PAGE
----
- You are a unique mix of culture, and genetics.
- You are a walking symphony of brain and spirit
- You are an adult and the boss of your own life.
- You live in a world full of potential and opportunities.
Commit to Your Cause
Creating the elements of your story is as simple as looking at your history and situation.
Everyone’s life situation is different, but one thing is certain, you are the only one that can give yourself permission to give your life meaning. Your life’s mission isn’t a present to be found as much as it’s a cause you’re willing to commit and fight for. That’s passion and fire.
Walls are there to show you what’s important enough that you’re willing to climb over the obstacle.
Once you’ve gotten over the beliefs and attitudes that have gotten in your way and don’t support you in your journey (including the people that hold you back) and you’ve given yourself permission to go ahead and believe in your own story, you need to give yourself the gift of commitment and practice.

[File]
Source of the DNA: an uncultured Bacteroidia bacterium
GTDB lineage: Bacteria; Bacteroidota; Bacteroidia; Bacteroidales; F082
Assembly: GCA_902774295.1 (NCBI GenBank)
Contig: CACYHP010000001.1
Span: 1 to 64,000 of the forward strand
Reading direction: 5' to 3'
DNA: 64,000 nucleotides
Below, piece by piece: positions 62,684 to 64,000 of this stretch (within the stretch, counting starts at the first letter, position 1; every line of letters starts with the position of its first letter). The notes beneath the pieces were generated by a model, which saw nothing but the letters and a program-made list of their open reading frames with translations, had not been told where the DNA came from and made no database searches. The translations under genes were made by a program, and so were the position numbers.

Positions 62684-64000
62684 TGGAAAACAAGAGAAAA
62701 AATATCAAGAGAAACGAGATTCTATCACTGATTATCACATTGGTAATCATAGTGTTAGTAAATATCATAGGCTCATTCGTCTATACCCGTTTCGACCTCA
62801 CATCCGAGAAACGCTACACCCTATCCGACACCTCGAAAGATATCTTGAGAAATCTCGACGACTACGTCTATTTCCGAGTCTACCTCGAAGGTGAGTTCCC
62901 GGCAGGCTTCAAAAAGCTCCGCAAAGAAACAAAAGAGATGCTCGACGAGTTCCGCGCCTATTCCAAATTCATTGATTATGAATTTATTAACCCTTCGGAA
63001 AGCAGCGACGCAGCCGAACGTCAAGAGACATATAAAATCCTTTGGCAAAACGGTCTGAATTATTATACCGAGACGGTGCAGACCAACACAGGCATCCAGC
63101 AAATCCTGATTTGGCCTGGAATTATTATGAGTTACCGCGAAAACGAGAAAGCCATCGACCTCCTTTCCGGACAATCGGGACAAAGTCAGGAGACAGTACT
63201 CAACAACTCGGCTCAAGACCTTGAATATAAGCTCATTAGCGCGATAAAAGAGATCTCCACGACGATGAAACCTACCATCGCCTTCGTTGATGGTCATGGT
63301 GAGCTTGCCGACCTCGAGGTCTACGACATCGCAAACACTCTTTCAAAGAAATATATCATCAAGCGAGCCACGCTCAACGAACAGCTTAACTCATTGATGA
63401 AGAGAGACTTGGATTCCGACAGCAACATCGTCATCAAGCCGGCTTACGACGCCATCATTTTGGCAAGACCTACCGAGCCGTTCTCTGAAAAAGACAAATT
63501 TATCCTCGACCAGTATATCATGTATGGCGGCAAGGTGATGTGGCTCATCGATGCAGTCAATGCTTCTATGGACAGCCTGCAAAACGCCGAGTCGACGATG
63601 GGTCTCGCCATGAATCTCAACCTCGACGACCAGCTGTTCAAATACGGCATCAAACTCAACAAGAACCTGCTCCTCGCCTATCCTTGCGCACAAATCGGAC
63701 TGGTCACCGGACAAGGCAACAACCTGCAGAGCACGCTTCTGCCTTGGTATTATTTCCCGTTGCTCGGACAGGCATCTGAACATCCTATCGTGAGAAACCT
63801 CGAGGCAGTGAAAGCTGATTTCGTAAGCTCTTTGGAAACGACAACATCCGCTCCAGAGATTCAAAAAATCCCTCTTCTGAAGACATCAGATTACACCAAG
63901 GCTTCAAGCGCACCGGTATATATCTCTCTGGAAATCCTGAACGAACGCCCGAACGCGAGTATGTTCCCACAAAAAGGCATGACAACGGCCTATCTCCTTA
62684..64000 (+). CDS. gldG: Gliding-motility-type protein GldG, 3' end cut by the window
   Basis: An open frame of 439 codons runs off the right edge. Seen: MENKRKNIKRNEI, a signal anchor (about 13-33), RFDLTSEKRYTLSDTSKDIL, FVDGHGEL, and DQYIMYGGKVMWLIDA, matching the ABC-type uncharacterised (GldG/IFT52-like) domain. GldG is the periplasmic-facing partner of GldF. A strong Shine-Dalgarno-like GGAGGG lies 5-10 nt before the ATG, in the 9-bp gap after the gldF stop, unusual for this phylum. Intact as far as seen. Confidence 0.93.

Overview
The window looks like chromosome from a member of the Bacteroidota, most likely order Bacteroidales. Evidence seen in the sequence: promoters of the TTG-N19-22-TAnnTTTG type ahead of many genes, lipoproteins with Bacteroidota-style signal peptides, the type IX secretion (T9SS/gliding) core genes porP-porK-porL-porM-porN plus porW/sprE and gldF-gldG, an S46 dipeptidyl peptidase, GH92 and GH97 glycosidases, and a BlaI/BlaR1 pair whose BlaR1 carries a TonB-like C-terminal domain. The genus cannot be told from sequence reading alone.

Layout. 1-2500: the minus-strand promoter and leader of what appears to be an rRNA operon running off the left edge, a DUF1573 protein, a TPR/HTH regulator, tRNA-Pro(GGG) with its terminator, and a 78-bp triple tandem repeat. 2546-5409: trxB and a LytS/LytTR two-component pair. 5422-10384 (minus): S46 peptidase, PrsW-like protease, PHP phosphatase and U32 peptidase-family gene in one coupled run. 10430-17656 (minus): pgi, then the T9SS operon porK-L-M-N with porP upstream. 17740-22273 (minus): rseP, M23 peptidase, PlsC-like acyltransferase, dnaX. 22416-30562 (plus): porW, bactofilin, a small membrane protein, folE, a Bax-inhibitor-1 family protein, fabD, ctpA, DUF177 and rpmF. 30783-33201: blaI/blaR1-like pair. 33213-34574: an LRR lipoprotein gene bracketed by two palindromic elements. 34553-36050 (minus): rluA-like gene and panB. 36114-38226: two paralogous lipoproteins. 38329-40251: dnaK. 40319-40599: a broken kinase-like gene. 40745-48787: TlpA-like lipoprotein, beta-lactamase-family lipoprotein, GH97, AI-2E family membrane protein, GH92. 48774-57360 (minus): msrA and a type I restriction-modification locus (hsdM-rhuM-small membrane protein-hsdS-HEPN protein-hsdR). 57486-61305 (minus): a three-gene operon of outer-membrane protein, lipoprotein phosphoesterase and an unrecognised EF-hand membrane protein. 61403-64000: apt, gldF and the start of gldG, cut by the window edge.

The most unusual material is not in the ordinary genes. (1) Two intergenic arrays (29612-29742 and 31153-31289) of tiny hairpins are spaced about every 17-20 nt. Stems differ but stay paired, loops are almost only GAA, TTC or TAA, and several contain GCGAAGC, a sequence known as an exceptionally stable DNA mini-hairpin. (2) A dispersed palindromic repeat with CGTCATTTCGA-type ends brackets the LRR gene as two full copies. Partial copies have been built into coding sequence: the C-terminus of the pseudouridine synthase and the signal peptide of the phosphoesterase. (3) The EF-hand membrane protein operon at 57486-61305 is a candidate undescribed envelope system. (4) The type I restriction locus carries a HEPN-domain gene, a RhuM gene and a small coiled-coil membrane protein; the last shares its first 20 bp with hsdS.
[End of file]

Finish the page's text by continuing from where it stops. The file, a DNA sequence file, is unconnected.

Nothing gets done without an action plan. An action plan can be a commitment to sit down in your studio for one hour a day. Give yourself one and half hours if you can. You will need the time to work through any anxieties that surface. Anxieties keep us from our mission. They divert us into doing small tasks that have nothing to do with our mission.
Put that vacuum cleaner down! Stop organizing your studio! Don’t pick up the phone to call your friend!
Lock yourself in a space where you can be “open” to possibilities, as they present themselves to you. Don’t rule out thoughts that are illogical. In fact strive for the most ridiculous possibilities. Be your own art super hero.
- Where will your studio be located?
- Who will your clients be?
- Who will be your motivators?
- Who will you mentor?
- Are you willing to give up other activities to dedicate yourself to creating and promoting yourself?
there is a video of writer Ray Bradbury being interviewed. The interview took place in 1963 and besides the interesting trip back to a time Ray gives some very good advice to any artist that is interested in making a career in the arts.